“We believe our student consumers and their parents should have the opportunity to have choice and decide which plans provide them with the best coverage for the dollar,” Barkin said. “We believe student health insurance programs will rise to the occasion and be able to compete and provide a good product, and we’re encouraged by that.”

A New Climate

The rule might turn out to have changed little in the year since it was first proposed. But the circumstances surrounding it have changed more.

The Affordable Care Act has required rounds of rule-making to fill in legislative gaps, including specifying what types of “preventive care” would have to be covered by individual and employer-sponsored plans. The department has ruled that preventive care, for women of childbearing age, includes all FDA-approved methods of birth control. Proponents of that requirement argue that planned pregnancies are safer for women (and less expensive for insurers) than unplanned ones and that contraceptives are a crucial part of preventive health care.

But a decision to require religious employers, including faith-based organizations such as colleges and charities, to abide by that requirement and offer free birth control on their insurance plans kicked off a firestorm that has raged through the Republican primary debates and the halls of Congress in recent weeks. A proposed compromise by the Obama administration -- that insurers, not institutions, would pay for contraceptive coverage for women working for religious employers -- mollified some critics, but has not quelled the controversy.

Whether the final rules on student plans will be changed to include a similar clarification, drop the requirement for student plans to cover birth control, or extend the deadline for religious colleges to comply with the rules, isn’t clear. The Department of Health and Human Services did not respond to a request for comment from Inside Higher Ed.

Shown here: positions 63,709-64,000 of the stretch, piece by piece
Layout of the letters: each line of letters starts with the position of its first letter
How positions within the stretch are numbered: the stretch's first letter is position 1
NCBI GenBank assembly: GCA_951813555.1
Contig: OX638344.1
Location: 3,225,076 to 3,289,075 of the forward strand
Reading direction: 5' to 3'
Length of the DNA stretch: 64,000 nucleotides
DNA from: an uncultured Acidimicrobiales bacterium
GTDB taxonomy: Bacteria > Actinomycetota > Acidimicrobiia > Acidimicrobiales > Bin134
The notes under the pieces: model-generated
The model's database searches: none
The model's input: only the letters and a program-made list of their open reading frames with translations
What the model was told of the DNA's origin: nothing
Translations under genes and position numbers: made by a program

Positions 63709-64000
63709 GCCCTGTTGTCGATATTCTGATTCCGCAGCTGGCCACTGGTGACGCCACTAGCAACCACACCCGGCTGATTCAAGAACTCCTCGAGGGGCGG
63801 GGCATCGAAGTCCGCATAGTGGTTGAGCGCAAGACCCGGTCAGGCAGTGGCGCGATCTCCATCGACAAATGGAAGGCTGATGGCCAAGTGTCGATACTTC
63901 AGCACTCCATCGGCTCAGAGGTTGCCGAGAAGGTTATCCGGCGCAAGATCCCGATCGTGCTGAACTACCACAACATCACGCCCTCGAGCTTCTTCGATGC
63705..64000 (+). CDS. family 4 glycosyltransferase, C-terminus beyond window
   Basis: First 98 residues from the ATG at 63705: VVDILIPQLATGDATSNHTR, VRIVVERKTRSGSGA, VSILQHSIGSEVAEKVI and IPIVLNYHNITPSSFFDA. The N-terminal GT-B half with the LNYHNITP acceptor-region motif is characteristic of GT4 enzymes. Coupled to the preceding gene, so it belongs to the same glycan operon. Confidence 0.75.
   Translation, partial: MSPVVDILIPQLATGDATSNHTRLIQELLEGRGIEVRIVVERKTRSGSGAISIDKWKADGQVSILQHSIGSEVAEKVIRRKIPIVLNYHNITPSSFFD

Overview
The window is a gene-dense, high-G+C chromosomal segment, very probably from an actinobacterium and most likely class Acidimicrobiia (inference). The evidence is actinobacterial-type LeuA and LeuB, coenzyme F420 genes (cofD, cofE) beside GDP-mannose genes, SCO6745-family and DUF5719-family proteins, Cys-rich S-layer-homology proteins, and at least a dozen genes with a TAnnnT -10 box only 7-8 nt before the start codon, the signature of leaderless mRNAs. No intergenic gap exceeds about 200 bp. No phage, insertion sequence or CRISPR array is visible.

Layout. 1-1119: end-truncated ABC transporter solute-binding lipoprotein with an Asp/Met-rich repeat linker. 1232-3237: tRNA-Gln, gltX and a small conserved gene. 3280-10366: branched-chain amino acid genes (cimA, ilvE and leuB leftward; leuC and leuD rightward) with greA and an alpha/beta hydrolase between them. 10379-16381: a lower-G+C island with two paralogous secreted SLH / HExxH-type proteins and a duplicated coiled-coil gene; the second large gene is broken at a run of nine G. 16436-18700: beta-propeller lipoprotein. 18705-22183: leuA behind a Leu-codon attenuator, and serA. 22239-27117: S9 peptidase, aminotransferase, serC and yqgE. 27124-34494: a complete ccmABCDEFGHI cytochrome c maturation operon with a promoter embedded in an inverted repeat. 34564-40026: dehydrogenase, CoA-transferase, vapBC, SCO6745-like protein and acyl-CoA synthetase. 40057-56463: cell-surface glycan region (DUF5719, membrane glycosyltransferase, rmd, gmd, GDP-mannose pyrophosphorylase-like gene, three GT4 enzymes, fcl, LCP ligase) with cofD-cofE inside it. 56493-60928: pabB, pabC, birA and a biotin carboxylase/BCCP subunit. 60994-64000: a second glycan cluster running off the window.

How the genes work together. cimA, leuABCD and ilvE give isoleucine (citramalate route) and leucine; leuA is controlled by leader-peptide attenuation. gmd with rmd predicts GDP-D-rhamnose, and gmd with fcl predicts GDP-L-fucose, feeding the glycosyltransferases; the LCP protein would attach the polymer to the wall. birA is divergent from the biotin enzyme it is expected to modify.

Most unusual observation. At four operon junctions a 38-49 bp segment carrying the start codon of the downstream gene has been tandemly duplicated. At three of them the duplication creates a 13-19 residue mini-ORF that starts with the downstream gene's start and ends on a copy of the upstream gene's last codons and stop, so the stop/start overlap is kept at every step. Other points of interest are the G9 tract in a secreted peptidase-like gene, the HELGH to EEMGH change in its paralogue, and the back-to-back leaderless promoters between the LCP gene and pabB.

But if the requirement is preserved, the outcry from some religious colleges about having to offer free birth control to students will dwarf objections about the requirement to offer it to employees. In addition to concerns from Roman Catholics about covering birth control at all, and from some Christian colleges about covering the “morning-after pill,” which some pro-life groups consider tantamount to abortion, many evangelical Christian colleges have student codes of conduct that forbid premarital sex. And at least one Catholic university, Georgetown, offers birth control coverage to employees but not to students.

The Association of Catholic Colleges and Universities, as well as the Council for Christian Colleges and Universities, praised the moves toward compromise on employer plans Feb. 9 but said they were still concerned about student plans. The associations were unavailable to comment Thursday.

In lawsuits against the rule, two religious colleges (one evangelical, one Catholic), argued in part that it would require colleges to be hypocrites: pastors and priests could inveigh against premarital sex or birth control, but the colleges would offer contraceptive pills for free through insurance plans.

But many students will welcome the regulation, Smith said. “That’s a big victory for students and particularly for young women,” he said. “Lots of young people are really passionate about that issue.”

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Libby A. Nelson